By Babajide Komolafe

In continuation of its foreign exchange restriction on 41 items popularly known as ’41 items policy’, Central Bank of Nigeria, CBN, yesterday, increased the number of items banned from accessing foreign exchange to 42 as it  imposed foreign exchange ban on fertiliser importation.

The ban was announced by Director, Trade and Exchange Department, CBN, Ahmed Umar,  in a circular entitled: “Re: Inclusion of some imported goods and services on list of items as ‘Not Valid for Foreign Exchange in the Nigerian Foreign Exchange Market.”

The circular stated: “In the continued effort to sustain the achievement recorded from the classification of 41 items as ‘Not for valid for foreign exchange’ in the Nigerian foreign exchange market, authorised dealers and the general public are hereby notified of the inclusion of ‘fertiliser’ on the lists effective Friday, December 7, 2018.

CBN Headquarters

“However, CBN will ensure that transactions (Form M) on fertiliser for which payments are outstanding are settled at the appropriate settlement dates.”

In a related development, the CBN said it would commence investigation of bank accounts of corporates involved in massive importation (dumping) of the 41 items into the country for possible violation of the foreign exchange restrictions.

Announcing this move in a circular entitled: “Foreign Exchange Restriction on the importation of 42 items,” Director, Financial Policy and Regulation Department, Ken Amogu said: “Trade information available to the CBN indicates circumvention of the policy as the restricted items are being dumped in the country.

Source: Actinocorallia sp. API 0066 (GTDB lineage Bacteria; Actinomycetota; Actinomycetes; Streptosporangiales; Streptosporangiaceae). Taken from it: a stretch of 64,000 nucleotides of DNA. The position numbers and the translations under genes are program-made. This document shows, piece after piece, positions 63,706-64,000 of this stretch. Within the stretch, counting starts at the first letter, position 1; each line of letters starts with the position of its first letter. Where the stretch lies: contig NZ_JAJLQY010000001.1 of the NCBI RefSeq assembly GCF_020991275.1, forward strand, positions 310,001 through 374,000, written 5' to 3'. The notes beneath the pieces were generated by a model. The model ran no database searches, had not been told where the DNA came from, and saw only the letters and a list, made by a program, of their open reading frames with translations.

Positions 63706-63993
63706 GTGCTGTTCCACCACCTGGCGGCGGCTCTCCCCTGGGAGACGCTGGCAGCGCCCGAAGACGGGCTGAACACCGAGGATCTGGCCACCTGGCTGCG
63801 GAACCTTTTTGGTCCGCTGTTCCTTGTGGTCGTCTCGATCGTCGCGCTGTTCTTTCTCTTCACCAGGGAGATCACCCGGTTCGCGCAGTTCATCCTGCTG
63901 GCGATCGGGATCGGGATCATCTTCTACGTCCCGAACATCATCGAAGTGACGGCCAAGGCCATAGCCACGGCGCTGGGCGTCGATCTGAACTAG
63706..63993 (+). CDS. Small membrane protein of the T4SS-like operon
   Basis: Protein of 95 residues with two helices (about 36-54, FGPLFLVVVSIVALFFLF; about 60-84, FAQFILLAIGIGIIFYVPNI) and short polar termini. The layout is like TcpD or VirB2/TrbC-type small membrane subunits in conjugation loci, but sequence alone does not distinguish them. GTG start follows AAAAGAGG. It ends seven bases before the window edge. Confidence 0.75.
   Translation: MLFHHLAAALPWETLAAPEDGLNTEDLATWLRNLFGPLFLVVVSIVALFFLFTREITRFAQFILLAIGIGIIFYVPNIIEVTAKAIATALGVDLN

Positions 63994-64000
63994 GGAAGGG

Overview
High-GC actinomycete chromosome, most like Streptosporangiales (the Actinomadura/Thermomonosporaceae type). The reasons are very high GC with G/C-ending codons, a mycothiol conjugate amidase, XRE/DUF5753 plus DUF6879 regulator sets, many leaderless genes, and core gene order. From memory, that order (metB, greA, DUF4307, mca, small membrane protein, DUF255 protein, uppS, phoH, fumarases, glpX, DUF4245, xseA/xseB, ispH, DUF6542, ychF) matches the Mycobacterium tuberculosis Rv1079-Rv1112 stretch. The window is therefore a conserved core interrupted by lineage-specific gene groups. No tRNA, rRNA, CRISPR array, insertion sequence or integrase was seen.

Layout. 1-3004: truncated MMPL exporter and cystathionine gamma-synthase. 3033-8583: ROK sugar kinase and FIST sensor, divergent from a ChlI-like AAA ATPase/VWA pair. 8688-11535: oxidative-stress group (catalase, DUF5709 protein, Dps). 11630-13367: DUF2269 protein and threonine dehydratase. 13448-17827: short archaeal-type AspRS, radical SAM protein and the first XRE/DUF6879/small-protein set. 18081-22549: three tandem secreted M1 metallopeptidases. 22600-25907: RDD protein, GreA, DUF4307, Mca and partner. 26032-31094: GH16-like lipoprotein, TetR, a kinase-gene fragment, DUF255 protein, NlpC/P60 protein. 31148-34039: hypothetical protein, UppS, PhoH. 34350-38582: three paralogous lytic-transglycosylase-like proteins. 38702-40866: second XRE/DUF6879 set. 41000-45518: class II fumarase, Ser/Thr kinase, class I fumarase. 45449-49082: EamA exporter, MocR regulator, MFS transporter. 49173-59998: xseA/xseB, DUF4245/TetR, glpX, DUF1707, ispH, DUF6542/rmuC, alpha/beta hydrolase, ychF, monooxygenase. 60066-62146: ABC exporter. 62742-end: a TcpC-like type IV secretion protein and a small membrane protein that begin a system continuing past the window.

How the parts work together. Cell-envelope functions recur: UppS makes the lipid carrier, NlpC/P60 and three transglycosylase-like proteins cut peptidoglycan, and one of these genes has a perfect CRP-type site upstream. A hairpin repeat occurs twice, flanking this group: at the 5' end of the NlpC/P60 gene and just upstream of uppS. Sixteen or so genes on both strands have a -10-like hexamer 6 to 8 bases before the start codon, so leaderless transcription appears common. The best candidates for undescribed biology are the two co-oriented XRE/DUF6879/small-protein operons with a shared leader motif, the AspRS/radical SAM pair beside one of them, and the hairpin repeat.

“The implications are that the growth and employment benefits arising from the policy may be eroded if not checked.”

“The CBN views this development with trepidation. The Economic Intelligence Unit of the bank in collaboration with the Economic and Financial Crimes Commission (EFCC) would commence immediate investigation of the accounts of the corporate and entities engaged in this unwholesome act with a view to visiting severe sanctions on all culprits.

Such sanctions would among others include blacklisting the corporate and their directors; closure of their bank accounts; and restricting them from maintaining any bank account in any bank under the CBN remit.

“Banks that provided their platforms for such economic abuses would also be appropriately sanctioned.

“Banks are by this notice advised on strict compliance with the Know Your Customer Business (KYC) and Know Your Customer Business (KYB) requirements and to be properly guided”





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